[Assam] (no subject)
Dilip and Dil Deka
dilipdeka at yahoo.com
Sat Aug 14 09:05:13 IST 2010
This and other actions of president Obama will cost him the 2012 reelection but
he spoke from his heart and from his training as a constitutional lawyer. Now
that the backers of the mosque have got recognition, the proper thing for them
would be to give up the fight for the spot near ground zero if they want to see
Obama reelected in 2012.
The average American is not ready for the kind of vision that Obama has and I
can predict you will not hear the end of political discussions on this for the
next few weeks.
My support to Obama on this does not mean I endorse him for 2012 - this is
senator Deka speaking from Texas. :-)
Obama backs mosque near ground zero
* * AP – ** RETRANSMISSION TO CORRECT DATE OF ATTACK ** President Barack
Obama hosts an iftar dinner, the meal …
By ERICA WERNER, Associated Press Writer Erica Werner, Associated Press Writer –
50 mins ago
WASHINGTON – President Barack Obama on Friday forcefully endorsed allowing a
mosque near ground zero, saying the country's founding principles demanded no
"As a citizen, and as president, I believe that Muslims have the same right to
practice their religion as everyone else in this country," Obama said, weighing
in for the first time on a controversy that has riven New York City and the
"That includes the right to build a place of worship and a community center on
private property in lower Manhattan, in accordance with local laws and
ordinances," he said. "This is America, and our commitment to religious freedom
must be unshakable."
Obama made the comments at an annual dinner in the White House State Dining Room
celebrating the Islamic holy month of Ramadan.
The White House had not previously taken a stand on the mosque, which would be
part of a $100 million Islamic center two blocks from where nearly 3,000 people
perished when hijacked jetliners slammed into the World Trade Center towers on
Sept. 11, 2001. Press secretary Robert Gibbs had insisted it was a local matter.
It was already much more than that, sparking debate around the country as top
Republicans including Sarah Palin and Newt Gingrich announced their opposition.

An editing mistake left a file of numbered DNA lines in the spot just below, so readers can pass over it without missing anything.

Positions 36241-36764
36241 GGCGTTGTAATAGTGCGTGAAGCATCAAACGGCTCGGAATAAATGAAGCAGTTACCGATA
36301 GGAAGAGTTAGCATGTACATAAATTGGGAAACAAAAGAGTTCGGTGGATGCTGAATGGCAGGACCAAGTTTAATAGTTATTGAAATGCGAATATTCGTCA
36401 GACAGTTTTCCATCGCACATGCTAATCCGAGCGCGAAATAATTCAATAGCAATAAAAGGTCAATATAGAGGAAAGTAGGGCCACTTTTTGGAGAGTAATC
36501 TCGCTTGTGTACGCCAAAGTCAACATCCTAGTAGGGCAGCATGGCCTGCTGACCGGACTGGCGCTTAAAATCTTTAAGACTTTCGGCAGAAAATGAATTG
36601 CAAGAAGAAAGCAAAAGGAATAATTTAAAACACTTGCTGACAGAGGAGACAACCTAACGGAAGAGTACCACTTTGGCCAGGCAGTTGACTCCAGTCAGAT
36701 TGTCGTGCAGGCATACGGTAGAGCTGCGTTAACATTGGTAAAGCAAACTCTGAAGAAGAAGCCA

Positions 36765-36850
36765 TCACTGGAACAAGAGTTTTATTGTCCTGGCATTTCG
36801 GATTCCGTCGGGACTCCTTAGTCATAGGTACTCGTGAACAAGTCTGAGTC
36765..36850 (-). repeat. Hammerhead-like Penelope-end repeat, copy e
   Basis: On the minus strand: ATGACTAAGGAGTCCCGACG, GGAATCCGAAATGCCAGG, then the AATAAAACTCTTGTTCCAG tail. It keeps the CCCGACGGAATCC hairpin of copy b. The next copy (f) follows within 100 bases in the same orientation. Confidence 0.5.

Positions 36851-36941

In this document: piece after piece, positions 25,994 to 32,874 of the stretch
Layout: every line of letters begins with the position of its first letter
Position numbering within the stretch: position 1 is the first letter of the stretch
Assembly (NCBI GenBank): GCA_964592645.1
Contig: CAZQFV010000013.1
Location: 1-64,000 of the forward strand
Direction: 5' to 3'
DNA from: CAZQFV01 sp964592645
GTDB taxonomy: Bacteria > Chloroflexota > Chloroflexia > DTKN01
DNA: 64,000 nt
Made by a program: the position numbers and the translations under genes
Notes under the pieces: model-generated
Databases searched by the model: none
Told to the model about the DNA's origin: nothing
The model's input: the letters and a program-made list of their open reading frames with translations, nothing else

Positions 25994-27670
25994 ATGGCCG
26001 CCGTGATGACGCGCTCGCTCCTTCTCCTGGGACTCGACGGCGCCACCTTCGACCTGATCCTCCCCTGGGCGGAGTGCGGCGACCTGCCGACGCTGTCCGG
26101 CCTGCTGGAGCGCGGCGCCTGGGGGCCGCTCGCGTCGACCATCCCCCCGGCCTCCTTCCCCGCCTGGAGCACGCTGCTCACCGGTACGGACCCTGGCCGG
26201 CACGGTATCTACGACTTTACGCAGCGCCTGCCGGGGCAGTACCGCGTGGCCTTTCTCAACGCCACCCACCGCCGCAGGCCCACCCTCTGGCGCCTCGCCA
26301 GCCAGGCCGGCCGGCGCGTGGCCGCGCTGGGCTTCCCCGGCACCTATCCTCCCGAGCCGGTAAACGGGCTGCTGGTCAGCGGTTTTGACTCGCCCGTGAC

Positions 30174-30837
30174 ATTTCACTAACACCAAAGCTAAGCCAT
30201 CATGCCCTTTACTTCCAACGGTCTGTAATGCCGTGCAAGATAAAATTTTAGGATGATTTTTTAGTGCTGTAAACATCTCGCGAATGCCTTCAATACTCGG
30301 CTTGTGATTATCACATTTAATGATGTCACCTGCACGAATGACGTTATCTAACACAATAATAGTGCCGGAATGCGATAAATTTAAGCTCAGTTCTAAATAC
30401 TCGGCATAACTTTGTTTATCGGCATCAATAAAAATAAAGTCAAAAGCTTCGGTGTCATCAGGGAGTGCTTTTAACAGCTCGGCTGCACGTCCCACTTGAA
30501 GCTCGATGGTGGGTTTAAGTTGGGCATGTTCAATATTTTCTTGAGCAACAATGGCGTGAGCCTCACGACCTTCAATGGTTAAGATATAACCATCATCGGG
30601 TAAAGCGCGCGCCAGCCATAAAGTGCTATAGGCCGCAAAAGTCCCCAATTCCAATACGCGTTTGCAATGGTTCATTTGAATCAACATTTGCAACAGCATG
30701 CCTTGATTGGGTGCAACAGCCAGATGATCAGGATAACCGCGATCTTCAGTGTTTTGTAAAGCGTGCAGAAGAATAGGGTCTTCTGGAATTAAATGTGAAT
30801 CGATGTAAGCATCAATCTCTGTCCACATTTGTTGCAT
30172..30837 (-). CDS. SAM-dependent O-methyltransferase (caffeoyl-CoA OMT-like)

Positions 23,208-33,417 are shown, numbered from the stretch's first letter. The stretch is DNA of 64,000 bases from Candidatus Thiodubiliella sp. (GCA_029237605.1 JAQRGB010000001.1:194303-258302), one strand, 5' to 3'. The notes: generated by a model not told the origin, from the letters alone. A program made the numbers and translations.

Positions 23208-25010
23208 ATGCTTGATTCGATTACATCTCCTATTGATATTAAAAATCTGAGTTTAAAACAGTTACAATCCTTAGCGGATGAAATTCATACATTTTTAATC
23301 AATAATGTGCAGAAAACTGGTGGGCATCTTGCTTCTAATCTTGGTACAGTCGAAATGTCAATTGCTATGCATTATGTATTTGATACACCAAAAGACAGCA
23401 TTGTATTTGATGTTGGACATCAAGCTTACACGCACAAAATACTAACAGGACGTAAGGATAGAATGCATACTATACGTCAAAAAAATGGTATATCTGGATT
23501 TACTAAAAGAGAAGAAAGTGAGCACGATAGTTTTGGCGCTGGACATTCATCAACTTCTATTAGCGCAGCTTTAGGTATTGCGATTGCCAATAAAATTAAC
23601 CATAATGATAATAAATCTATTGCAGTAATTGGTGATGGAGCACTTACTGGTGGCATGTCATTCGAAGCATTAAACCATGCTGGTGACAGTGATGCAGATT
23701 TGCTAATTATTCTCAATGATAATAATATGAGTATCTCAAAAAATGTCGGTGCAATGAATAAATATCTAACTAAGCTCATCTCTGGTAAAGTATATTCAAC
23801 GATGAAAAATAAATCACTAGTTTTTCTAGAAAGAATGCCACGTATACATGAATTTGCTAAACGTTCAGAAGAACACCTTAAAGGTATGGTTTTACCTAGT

So did the Anti-Defamation League, a Jewish civil rights group.
Obama elevated it to a presidential issue Friday without equivocation.
While insisting that the place where the twin towers once stood was indeed
"hallowed ground," Obama said that the proper way to honor it was to apply
"Our capacity to sho not merely tolerance, but respect towards those who are
different from us — and that way of life, that quintessentially American creed,
stands in stark contrast to the nihilism of those who attacked us on that
September morning, and who continue to plot against us today," he said.
Obama harkened back to earlier times when the building of synagogues or Catholic
churches also met with opposition. "But time and again, the American people have
demonstrated that we can work through these issues, and stay true to our core
values and emerge stronger for it," he said. "So it must be and will be today."
New York City Mayor Michael Bloomberg, an independent who has been a strong
supporter of the mosque, welcomed Obama's words as a "clarion defense of the
freedom of religion."
But some Republicans were quick to pounce.
"President Obama is wrong," said Rep. Peter King, R-N.Y. "It is insensitive and
uncaring for the Muslim community to build a mosque in the shadow of ground
zero. While the Muslim community has the right to build the mosque they are
abusing that right by needlessly offending so many people who have suffered so
Entering the highly charged election-year debate, Obama surely knew that his
words would not only make headlines but be heard by Muslims worldwide. The
president has made it a point to reach out to the global Muslim community, and
the over 100 guests at Friday's dinner included ambassadors and officials from
numerous Muslim nations, including Saudi Arabia and Indonesia. Seated around
candlelit tables, they listened closely as Obama spoke, then stood and applauded
when the president finished his remarks.
While his pronouncement concerning the mosque might find favor in the Muslim
world, Obama's stance runs counter to the opinions of the majority of Americans,
according to polls. A CNN/Opinion Research poll released this week found that
nearly 70 percent of Americans opposed the mosque plan while just 29 percent
approved. A number of Democratic politicians have shied away from the
The group behind the $100 million project, the Cordoba Initiative, describes it
as a Muslim-themed community center. Early plans call not only for prayer space
but for a swimming pool, culinary school, art studios and other features.
Developers envision it as a hub for interfaith interaction, as well as a place
for Muslims to bridge some of their faith's own schisms.
Opponents, including some Sept. 11 victims' relatives, see the prospect of a
mosque so near the destroyed trade center as an insult to the memory of those
killed by Islamic terrorists in the 2001 attacks. Some of the Sept. 11 victims'
relatives, however, are in favor.
The mosque has won approval from local planning boards but faces legal
challenges, and New York's Conservative Party is planning a television ad
campaign to pressure a New York City utility to use its power to block the
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